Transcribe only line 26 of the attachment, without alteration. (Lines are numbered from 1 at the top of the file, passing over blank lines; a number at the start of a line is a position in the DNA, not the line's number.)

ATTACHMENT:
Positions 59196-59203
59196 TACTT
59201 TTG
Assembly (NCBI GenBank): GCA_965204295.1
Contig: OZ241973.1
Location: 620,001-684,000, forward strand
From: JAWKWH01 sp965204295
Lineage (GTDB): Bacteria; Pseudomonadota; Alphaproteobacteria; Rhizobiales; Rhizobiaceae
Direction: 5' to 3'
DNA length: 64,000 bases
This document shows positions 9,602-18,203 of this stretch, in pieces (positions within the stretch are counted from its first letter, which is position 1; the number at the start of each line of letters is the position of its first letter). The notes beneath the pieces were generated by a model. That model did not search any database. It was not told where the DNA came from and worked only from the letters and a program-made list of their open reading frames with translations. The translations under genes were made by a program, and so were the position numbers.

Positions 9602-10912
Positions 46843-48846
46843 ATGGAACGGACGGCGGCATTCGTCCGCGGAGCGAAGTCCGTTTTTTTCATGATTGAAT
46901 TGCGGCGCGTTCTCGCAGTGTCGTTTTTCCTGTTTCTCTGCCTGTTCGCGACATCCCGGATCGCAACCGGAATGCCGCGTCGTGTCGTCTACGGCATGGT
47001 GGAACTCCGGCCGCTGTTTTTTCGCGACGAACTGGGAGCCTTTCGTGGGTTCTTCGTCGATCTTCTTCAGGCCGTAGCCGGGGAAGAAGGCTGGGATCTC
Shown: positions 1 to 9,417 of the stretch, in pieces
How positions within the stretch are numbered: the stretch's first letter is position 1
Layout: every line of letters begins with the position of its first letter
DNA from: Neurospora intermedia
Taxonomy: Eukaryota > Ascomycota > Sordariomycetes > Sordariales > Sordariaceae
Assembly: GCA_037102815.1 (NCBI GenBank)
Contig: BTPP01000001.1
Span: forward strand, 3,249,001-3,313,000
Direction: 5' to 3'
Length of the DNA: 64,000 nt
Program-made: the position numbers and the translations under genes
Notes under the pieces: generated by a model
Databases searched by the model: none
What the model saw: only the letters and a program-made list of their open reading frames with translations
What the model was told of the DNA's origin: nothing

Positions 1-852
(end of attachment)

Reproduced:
Length of the DNA: 64,000 nt